(Names and identifying details have been changed to protect privacy)
This year has not been a great one to be an inmate in a UK jail, with murder, suicide and increasing concern over prisoner welfare all making the headlines pretty frequently over the last 12 months. This doesn't bode especially well for Christmas on the wings, a time where an already fraught atmosphere can often be pushed to breaking point.
I teach at a prison, and spoke to some of the prisoners in my class about how they were feeling about spending the impending festive season behind bars.
MERRY FUCKING CHRISTMAS
Leon, 35, is in the last few months of a six-year sentence for selling coke to students at his local uni. His hopes of making it out on license in time for Christmas were dashed when he was sent back from an open prison for missing a weekend curfew by an hour.
"I'm used to it now, missing birthdays, Christmas, all of that shit," Leon says. I ask if he can confirm my theory that the atmosphere inside is worse during Christmas than at any other time of the year. "Yeah, deffo," he says. "And it's got worse since I started my stretch. It used to be that we'd get a bit of Christmas dinner, extra association [communal social time outside of the cell], screws would turn a blind eye to a bit of this, bit of that." It's not like that any more then? "Nah. Last year I was down the block on my Jack Jones for having a bottle of hooch in my cell. Wasn't even mine. Merry fucking Christmas. Basically, they've tried to make [Christmas] like any other day now, but they must be tapped if they think we're not going to know what day it is just because they don't plate us some turkey and roasties. Thank fuck I'm out of here soon. I'll do my Christmas in bed, watching whatever shit film is on ITV2."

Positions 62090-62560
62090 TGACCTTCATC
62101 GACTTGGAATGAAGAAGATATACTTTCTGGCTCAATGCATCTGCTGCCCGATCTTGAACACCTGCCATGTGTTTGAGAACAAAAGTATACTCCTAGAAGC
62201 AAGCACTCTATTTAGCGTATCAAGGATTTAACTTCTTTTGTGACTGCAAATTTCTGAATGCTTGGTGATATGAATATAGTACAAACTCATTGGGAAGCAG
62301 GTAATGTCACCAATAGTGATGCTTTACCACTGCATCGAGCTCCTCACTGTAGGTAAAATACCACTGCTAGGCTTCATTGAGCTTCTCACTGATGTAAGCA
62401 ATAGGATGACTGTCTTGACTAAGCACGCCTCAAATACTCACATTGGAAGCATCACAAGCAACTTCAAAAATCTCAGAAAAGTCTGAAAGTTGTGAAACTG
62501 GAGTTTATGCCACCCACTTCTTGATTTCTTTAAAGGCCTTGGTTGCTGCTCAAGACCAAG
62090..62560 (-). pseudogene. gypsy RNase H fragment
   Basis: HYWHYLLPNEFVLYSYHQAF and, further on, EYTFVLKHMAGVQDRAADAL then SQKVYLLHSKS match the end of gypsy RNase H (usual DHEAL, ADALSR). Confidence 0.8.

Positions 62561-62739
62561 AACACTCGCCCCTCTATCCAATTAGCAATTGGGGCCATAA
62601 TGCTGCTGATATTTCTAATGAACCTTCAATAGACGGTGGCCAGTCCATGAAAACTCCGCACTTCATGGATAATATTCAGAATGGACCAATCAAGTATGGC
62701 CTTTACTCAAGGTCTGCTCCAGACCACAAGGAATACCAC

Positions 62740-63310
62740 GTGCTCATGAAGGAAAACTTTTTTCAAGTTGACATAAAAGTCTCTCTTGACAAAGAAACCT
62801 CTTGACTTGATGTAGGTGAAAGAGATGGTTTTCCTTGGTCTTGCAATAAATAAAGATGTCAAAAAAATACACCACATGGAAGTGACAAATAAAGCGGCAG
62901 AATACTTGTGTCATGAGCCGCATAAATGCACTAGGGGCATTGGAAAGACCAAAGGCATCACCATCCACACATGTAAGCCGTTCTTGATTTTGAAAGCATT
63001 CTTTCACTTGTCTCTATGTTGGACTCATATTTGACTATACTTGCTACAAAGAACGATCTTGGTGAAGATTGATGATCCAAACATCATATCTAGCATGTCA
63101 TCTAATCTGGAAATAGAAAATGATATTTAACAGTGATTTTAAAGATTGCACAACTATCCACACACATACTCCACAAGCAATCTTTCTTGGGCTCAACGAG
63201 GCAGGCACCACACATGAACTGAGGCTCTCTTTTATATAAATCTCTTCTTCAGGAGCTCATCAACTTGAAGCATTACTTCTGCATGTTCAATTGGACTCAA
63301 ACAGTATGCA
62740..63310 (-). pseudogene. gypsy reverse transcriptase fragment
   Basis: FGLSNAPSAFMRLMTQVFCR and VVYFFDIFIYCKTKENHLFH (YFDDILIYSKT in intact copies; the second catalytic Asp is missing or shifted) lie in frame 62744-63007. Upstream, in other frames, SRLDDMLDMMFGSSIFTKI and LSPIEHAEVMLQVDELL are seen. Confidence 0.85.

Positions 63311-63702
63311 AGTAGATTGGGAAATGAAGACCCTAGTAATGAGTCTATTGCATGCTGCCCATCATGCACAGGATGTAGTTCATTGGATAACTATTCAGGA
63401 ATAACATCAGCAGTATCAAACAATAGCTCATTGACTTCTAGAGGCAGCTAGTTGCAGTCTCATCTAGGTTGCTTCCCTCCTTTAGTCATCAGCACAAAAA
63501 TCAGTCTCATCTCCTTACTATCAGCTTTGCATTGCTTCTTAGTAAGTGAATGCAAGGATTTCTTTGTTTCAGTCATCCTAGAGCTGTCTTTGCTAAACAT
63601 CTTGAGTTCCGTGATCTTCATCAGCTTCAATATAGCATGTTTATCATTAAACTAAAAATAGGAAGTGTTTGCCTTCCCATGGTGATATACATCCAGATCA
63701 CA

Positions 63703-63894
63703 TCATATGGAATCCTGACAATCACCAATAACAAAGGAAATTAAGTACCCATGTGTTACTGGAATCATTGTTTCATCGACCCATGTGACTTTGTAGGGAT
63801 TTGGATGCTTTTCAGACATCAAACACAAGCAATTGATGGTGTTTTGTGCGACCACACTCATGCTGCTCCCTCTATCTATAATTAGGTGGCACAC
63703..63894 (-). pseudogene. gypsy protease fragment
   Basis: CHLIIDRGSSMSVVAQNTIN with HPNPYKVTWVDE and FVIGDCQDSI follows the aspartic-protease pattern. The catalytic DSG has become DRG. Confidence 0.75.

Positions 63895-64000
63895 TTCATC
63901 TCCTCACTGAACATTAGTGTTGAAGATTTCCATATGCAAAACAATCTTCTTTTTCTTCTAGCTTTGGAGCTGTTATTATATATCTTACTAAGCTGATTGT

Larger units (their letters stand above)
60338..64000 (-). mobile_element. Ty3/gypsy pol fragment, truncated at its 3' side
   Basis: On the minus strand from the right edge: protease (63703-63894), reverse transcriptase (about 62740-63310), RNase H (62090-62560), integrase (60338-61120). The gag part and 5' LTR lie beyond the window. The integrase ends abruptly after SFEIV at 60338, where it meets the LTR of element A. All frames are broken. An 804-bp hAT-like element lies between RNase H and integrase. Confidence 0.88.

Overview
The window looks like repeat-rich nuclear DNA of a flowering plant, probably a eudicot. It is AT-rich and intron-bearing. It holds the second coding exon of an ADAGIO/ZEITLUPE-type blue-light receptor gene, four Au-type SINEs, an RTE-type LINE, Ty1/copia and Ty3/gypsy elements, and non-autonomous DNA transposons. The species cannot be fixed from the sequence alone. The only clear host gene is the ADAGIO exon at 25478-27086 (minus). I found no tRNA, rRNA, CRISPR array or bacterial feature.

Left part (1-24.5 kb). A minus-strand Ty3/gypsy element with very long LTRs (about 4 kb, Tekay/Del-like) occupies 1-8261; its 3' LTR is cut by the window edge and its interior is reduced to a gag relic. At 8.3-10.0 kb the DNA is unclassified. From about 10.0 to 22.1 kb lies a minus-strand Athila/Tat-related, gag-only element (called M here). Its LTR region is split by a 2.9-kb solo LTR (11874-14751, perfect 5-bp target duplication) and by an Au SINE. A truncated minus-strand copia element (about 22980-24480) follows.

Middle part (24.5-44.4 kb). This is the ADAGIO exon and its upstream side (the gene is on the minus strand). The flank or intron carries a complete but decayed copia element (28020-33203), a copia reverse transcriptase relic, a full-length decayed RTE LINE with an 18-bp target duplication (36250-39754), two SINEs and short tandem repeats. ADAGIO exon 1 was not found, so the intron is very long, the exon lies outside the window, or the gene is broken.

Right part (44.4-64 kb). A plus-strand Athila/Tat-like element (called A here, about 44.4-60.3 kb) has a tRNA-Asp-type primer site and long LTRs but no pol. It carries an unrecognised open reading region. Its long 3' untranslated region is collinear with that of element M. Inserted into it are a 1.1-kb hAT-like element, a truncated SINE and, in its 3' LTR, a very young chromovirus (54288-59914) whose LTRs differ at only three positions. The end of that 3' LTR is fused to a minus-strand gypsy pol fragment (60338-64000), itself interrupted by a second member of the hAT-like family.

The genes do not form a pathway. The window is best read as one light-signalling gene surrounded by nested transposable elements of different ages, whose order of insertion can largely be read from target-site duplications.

I'm well aware that some prison officers can be massive jobsworths – or even pretty vindictive at times – but I ask Leon if he has any good Christmas experiences from the past six years. "Yeah, there was an old fella – hard as fucking nails, mind – but he brought in a load of takeaway one Christmas Eve, heated it up in the microwave and came round mine and a few other lads' cells who'd helped him out on the wing organising the lads, keeping an eye on things. Never in my life have I eaten a better curry. Made sense... we helped him, he returned the favour. Governors gave him redundancy because he earned too much. Can't blame him for taking it. All the governors want now is thick roider cunts, wannabe bouncers, that they can pay shit wages. Best of luck with that..."
Leon's favourite Christmas movie: Gremlins
THE PARTY-TO-PRISON CYCLE
Russell, 25, is due to be released on the 3rd of January. Despite never having served a sentence in excess of 14 weeks, it will be the fifth consecutive Christmas he has experienced inside. Russell isn't the first prisoner I've met who seems to have spent plenty of Christmases inside. I ask him how and why he thinks this is happening.